Sometimes, you might set your sights on scraping data you can access only after you log into an account. It could be your channel analytics, your user history, or any other type of information you need.
In this case, first check if the company provides an API for the purpose. If it does, that should always be your first choice. If it doesn’t, however, don’t despair. There is still hope. After all, the browser has access to the same tools when it comes to a request as we do.
How to Scrape Data That Requires a Login – Important Disclaimer
Information that requires a login to access is generally not public. This means that distributing it or using it for commercial purposes without permission may be a legal violation. So, always make sure to check the legality of your actions first.
With that out of the way, let’s walk through the steps to get past the login and scrape data.
Depending on the popularity and security measures of the website you are trying to access, signing in can be anywhere between ‘relatively easy’ and ‘very hard’.
In most cases, though, it exhibits the following flow.
First, when you press the ‘sign in’ button, you are redirected to a log-in page. This page contains a simple HTML form to prompt for ‘username’ (or ‘email’) and ‘password’.
When filled out, a POST request, containing the form data, is sent to some URL. The server then processes the data and checks its validity. In case the credentials are correct, most of the time a couple of redirects are chained to finally lead us to some account homepage of sorts.
There are a couple of hidden details here, though.
First, although the user is asked to fill out only the email and password, the form sends additional data to the server.
This data often includes some “authenticity token” which signals that this login attempt is legitimate and it may or may not be required for successful login.
The other detail is related to the cookies we mentioned last time.
If we successfully signed into our account, client-side cookies are set. Those should be included in each subsequent request we submit. That way, the server knows that we are still logged in and can send us the correct page containing sensitive info.
So, how can you do this in practice?
The first piece of the puzzle is to find out where the ‘post’ request is sent to and the format of the data. There are a couple of ways to do that. You can either infer that information from the HTML or intercept the requests our browser submits.
The majority of login forms are written using the HTML tag ‘form’:
The URL of the request can be found in an attribute called ‘action’, whereas the parameter fields are contained in the ‘input’ tags. This is important because the hidden parameters will also be placed in input tags and thus can be obtained.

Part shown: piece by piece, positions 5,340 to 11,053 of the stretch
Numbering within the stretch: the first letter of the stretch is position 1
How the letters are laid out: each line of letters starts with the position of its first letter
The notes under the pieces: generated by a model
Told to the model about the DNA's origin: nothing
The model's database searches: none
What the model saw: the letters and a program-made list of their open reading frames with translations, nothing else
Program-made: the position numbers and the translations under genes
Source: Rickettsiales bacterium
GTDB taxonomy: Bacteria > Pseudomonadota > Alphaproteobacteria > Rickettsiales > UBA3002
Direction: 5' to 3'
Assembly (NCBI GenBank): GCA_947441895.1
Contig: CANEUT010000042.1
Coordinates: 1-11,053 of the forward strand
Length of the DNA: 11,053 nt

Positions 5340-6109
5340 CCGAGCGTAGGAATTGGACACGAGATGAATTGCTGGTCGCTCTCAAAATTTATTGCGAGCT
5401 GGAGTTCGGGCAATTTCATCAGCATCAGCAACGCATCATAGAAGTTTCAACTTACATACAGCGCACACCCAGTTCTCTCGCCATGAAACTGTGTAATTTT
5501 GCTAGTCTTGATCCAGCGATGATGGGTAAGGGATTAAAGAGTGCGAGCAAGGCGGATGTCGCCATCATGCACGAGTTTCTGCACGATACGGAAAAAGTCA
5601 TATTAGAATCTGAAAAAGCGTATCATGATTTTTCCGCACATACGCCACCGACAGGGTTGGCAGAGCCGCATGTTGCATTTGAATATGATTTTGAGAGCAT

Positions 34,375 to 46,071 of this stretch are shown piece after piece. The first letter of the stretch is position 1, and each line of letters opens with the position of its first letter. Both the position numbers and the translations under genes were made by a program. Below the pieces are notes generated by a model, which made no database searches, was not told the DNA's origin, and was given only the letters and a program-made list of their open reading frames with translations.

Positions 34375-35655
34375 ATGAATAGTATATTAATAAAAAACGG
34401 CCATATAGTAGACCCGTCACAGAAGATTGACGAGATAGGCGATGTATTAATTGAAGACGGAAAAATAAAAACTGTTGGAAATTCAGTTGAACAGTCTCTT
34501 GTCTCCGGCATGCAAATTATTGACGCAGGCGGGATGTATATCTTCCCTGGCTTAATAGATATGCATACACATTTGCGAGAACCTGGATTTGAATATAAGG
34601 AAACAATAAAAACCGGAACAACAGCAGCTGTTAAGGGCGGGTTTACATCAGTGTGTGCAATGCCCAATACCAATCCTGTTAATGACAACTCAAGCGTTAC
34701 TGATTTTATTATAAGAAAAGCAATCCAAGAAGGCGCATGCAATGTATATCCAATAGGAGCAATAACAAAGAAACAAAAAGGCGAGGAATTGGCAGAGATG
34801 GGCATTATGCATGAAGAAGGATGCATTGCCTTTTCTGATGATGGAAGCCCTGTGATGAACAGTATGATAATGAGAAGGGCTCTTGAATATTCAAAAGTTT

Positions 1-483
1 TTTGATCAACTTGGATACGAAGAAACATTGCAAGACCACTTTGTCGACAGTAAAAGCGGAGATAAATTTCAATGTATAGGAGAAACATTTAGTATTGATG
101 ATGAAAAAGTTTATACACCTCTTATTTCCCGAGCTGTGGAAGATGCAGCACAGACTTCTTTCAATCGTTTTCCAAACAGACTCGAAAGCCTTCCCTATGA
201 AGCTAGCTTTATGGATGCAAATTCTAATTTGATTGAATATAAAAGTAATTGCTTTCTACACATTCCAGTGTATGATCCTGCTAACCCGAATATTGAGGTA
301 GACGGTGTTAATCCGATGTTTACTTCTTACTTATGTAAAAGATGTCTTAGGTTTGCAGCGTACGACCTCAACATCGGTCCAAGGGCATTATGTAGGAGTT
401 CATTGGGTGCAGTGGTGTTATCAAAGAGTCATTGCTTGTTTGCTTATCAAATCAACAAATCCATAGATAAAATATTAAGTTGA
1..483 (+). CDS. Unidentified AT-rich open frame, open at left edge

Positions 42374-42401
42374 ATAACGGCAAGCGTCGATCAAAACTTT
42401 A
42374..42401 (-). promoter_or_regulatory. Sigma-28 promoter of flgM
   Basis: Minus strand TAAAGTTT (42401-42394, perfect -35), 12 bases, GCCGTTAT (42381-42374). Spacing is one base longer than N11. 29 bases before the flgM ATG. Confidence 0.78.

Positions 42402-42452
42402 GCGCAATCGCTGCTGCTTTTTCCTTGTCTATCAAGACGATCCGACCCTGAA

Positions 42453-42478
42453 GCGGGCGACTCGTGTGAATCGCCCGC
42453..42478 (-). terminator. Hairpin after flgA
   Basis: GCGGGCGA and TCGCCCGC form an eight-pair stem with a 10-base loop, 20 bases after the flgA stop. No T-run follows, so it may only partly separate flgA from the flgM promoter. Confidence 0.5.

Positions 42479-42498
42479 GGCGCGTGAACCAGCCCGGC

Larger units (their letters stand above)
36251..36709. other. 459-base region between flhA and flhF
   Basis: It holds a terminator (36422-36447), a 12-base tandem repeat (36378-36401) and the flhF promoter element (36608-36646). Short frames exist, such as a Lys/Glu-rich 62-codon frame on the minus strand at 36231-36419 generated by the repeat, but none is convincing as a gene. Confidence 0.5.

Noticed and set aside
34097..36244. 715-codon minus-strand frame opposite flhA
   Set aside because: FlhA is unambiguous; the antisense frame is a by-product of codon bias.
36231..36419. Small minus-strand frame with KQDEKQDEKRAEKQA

Another important piece of information is the name of the input field.
As trivial as it may seem, we don’t have that knowledge a priori.
For example, think about the username. What should that parameter be called? Well, it might be simply ‘userName’, or it could be called ‘email’, maybe ‘user[email]’. There are many different options, so we should check the one employed by the developers through the ‘name’ attribute.
This information can also be obtained by intercepting the browser requests and inspecting them.
We do that with the help of the Developer tools. Specifically, in the Chrome developers’ tools, there is a ‘Network’ tab that records all requests and responses.
Thus, all we need to do is fill our details and log in while the Network tab is open. The original request should be there somewhere with all request and response headers visible, as well as the form data.
However, bear in mind that it could be buried in a list of many other requests, because of all the redirects and the subsequent fetching of all resources on the page.
Now that we’ve got the URL and form details, we can make the POST request.
The data can be sent as a regular dictionary. Don’t worry about the subsequent redirects – the requests library deals with that automatically, by default. Of course, this behavior can be changed.
But what if we want to then open another page while logged in?
Well, we need to set our cookies in advance first. That means we have to take advantage of requests’ sessions.
Summarizing all this, a sample code for a simple login may look like this:
Here we define all the form details, then we create the session and submit the POST request for authentication. Note that the request is made through the session variable, in this case, ‘s’.
Some websites employ more complex login mechanisms, but this should suffice for most.